Somehow Scrivener knows it’s italic, definitely doesn’t think it’s “Emphasis”, seems not to think it’s anything at all.
Yeah, that’s the roots of it showing through, what is the basic formatting toolkit provided by NSTextView. The whole Style system is built on top of that (what you get in TextEdit), as bespoke markup in the RTF file that Scrivener applies as you use it. If you crack open one of its internal RTF files in another word processor you’ll see stuff like the following:
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<$Scr_Ps::0># Heading Text #
Kurnap ik <$Scr_Cs::1>lydran kurnap brul<!$Scr_Cs::1>? Er urfa thung morvit helk srung tolaspa er urfa groum, gronk brul nix vo; ti gen sernag velar. Rintax arul flim groum ma; gen delm zorl nix arka erk? Qi su flim, gronk irpsa qi ik anu brul berot morvit; ux erc whik.
isn’t going to insert those codes. It’s a part of the core text engine that basically just plugs in the RTF \i marker along with some font table info—same as TextEdit would. So that’s why the shortcut doesn’t map automatically to a style that may or may not be defined in the project (and for that matter may not look italic; “Emphasis” can be bright red if you want). And that’s how it “knows” the text is italic without any styles in place—because underneath the style tags there is still an RTF file that is full of hard-coded formatting (even with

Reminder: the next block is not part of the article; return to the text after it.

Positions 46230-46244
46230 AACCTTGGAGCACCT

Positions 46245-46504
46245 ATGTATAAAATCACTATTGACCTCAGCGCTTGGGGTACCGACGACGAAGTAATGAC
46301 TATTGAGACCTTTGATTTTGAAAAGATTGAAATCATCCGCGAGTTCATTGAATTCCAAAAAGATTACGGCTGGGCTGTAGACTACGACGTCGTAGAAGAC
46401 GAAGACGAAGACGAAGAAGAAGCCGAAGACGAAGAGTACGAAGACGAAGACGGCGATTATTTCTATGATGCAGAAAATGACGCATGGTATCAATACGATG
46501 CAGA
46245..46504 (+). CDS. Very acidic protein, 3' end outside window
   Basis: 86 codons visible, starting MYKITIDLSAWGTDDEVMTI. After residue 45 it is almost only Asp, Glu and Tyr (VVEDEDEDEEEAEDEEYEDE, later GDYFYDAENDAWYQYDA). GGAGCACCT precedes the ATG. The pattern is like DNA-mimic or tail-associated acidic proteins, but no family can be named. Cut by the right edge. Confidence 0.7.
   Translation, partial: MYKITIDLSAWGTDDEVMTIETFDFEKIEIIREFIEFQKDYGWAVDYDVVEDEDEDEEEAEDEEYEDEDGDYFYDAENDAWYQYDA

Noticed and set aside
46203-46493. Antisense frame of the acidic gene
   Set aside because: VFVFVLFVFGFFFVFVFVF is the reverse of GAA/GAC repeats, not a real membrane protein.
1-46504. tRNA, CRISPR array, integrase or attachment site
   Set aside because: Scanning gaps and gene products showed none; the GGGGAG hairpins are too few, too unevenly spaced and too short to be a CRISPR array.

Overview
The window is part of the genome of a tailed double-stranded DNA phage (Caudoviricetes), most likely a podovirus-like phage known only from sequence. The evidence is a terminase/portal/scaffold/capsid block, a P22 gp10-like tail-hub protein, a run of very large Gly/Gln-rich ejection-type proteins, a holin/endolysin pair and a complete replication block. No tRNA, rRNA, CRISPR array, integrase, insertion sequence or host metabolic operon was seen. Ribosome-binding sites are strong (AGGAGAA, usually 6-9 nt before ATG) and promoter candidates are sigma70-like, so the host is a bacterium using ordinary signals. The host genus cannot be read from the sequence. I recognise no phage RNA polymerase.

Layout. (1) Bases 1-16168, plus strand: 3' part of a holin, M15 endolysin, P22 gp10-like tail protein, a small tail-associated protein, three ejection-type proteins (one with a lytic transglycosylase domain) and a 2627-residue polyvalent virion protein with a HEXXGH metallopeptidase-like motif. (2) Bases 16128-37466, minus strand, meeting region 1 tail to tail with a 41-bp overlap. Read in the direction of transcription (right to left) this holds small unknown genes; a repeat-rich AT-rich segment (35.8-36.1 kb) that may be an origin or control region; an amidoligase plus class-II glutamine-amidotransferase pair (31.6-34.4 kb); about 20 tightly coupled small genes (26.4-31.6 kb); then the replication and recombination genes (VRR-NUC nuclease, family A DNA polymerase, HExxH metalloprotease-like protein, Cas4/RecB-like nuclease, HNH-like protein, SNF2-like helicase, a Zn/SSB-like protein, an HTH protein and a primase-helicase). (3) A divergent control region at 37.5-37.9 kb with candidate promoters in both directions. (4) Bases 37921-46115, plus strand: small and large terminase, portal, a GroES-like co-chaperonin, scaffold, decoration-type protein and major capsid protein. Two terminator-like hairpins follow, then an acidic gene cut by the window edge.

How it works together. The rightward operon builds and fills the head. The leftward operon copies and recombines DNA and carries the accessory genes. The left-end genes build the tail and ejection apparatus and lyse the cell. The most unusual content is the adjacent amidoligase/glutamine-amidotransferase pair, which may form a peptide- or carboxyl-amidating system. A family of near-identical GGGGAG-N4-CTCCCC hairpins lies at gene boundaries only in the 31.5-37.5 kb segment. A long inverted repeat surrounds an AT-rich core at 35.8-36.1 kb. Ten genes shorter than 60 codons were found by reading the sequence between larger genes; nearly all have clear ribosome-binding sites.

styles in use, but our implementation aside, that’s how RTF works even if the parser is using native RTF stylesheet features; it’s a bit old fashioned in that regard). If that’s still confusing, join the club. RTF is confusing.
Our putting “Emphasis” into the default stylesheet is meant to be a hint for those that would like to take a more defined approach to formatting: where the Format Bar tools are merely a front end for defining how styles should look in the editor, rather than as tools for actually formatting anything directly. It was never meant to imply that at any point the Format Bar buttons would somehow automatically map to styles.
That said, I would guess most people are perfectly happy just clicking the “I” button, and don’t really care if it is mapped to anything meaningful. All that really matters is that it looks right, and so long as you never need anything but that text to look italic in all cases, then I suppose it’s a fine enough approach—not one I’d ever be inclined toward, but I get the appeal. So, whether you look at the format bar as a style format editor or as a way to format your text directly, it makes sense to have these controls readily available.